Not surprisingly, cornerbacks are the players you see lined up directly across from the receivers. They’re selected based on their speed and “ball skills” – a fancy term for the ability to intercept or knock down a pass. One of the cynical running jokes in football is that if cornerbacks could actually catch, they’d be wide receivers – but since they can’t, they do the job where it’s simply knocking the ball down is considered a success.
In reality, nowadays NFL teams put a premium on pass defense for the simple reason that the league features more prolific passing offenses. As a result, cornerbacks are frequently just as athletic as the receivers they cover. They’re just as likely, if not more likely, to return punts and kickoffs in addition to their primary responsibilities, specifically because they’re so fast and athletic (and, the cynic would say, because returning kicks is dangerous enough that the league has talked about removing them from the game, teams use defensive backs for this job because they’re less valuable than wide receivers.)
A lockdown corner – a cornerback who effectively renders one of the elite receivers in the league ineffective all game without help from his teammates – is one of the most valuable commodities in the league.
Example: Darrell Revis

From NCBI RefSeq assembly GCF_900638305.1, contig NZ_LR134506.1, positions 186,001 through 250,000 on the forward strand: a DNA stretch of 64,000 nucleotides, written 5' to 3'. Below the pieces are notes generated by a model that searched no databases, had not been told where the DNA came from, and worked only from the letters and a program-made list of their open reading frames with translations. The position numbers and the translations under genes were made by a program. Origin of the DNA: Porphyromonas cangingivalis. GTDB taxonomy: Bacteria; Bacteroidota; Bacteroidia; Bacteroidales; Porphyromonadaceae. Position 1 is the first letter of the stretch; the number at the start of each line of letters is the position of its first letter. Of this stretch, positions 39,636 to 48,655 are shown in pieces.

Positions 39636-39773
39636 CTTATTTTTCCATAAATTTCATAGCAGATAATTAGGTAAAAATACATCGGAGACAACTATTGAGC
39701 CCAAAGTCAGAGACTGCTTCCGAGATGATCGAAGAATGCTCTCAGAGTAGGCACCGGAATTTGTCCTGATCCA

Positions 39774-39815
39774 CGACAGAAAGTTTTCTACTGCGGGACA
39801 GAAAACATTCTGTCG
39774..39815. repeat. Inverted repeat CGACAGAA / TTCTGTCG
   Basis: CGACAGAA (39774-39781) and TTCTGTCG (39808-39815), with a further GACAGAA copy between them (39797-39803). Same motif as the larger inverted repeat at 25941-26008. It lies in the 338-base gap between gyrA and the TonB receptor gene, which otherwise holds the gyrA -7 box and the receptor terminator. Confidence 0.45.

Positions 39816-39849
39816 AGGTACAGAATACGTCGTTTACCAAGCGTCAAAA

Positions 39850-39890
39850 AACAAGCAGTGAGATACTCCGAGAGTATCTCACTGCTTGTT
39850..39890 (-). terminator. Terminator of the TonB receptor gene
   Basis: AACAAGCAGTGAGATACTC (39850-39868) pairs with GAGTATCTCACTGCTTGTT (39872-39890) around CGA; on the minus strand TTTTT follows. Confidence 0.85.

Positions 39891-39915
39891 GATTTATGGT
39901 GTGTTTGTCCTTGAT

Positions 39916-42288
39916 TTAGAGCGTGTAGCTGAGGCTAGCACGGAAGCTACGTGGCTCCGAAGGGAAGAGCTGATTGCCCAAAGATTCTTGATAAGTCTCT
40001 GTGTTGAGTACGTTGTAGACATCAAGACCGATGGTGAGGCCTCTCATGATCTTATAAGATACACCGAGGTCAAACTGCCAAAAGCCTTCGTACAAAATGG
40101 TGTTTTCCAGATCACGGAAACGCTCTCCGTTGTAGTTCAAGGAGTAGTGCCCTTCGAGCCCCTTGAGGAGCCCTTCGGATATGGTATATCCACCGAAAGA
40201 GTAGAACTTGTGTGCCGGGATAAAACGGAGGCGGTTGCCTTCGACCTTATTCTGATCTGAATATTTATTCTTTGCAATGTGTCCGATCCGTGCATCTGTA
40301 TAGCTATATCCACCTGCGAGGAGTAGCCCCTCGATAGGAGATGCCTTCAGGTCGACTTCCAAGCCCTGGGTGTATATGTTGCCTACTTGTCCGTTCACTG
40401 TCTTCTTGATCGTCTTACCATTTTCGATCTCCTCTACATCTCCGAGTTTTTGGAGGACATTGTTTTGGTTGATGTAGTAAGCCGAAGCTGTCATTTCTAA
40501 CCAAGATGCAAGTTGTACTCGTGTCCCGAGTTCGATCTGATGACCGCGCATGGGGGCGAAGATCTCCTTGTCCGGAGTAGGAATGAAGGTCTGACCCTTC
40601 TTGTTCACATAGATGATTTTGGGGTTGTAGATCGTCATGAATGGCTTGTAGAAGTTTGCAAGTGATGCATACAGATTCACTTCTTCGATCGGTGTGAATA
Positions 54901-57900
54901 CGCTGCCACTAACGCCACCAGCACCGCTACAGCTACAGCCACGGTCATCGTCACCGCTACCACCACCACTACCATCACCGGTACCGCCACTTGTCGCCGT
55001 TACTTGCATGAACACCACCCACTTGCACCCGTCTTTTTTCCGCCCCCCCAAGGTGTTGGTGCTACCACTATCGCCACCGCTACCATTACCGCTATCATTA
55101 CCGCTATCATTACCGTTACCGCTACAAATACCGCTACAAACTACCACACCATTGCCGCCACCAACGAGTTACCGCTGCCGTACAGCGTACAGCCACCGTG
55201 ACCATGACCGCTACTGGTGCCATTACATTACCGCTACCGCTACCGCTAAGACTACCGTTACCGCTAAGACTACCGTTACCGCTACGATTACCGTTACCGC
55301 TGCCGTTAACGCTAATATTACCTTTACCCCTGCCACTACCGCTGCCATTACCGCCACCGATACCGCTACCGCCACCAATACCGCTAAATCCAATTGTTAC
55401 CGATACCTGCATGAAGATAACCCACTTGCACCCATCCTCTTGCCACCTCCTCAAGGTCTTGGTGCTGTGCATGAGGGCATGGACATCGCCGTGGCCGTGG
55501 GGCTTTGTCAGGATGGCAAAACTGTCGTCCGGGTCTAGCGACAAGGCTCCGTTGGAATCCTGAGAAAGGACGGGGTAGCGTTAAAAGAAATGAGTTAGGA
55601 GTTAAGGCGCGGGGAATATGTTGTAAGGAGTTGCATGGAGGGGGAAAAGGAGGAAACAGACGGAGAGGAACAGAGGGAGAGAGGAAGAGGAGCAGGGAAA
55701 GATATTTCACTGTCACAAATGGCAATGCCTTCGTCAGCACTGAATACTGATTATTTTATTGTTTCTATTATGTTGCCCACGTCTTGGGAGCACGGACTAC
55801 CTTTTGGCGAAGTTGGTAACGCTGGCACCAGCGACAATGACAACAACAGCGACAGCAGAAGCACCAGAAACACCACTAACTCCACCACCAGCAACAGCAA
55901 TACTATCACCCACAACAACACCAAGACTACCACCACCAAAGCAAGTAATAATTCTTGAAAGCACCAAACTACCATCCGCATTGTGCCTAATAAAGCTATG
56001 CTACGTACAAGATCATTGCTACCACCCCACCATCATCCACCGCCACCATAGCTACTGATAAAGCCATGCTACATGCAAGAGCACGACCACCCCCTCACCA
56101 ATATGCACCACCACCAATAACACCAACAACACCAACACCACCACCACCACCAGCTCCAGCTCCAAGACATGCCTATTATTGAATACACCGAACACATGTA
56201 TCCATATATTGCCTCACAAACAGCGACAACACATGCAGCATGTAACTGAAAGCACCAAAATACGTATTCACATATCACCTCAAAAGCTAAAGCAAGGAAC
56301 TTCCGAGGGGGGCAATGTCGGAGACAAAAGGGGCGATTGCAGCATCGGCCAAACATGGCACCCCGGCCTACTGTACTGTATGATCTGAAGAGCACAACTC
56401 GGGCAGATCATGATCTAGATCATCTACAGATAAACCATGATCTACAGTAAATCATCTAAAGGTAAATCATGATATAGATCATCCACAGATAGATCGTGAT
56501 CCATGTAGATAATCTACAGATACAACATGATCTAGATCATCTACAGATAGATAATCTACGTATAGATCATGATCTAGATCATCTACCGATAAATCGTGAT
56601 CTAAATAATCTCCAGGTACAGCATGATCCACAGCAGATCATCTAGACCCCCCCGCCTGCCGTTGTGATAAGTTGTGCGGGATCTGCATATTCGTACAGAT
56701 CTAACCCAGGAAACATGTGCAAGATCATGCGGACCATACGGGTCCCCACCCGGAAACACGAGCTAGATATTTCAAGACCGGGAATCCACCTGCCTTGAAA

Safeties are cornerbacks who hit. They’re bigger, meaner, tougher and have to be strong tacklers because, in addition to covering receivers, they are tasked with stopping the bigger, stronger tight ends and running backs. All the best safeties are known for being able to “read” what an offense is about to do and get to where the ball is going to be almost as if they had been told before-hand what the play was. A safety who uses his instinct and intellect to “read” an offense like this better be right, because they – as their name implies – are the last line of defense. If an offensive player gets by the safety, there’s a pretty good chance he’s going to score.
There are two types of safeties: the strong safety and the free safety. The distinction is fairly technical and has to do with where they line up on the field and what their responsibilities are once the play starts.
Examples: Troy Polumalu (Strong Safety), Ed Reed (Free Safety)
What are the Fantasy Football Implications of Defensive Backs?
In 95% of all fantasy football leagues, a fantasy team consists of individual offensive players while defensive players get lumped in together as a unit. In this majority of leagues, the impact of defensive players in general is limited. A few leagues play with both individual offensive and defensive players and there are even a small number of leagues that only care about defensive players. In leagues that play with individual defensive players (called IDP leagues) the big plays that defensive backs make, like interceptions (catching a pass by the opposing team’s quarterback,) forcing a fumble, or getting a sack (tackling the opposing team’s quarterback when he has the ball behind the line of scrimmage) give a fantasy team lots of points. These plays are very hard to predict though, so most teams will opt to use players who may get a big play once in a while but will definitely provide a steady stream of points by tackling offensive players. When it comes to defensive backs, these players are usually safeties and sometimes really back cornerbacks that struggle to prevent opposing wide receivers from catching the ball.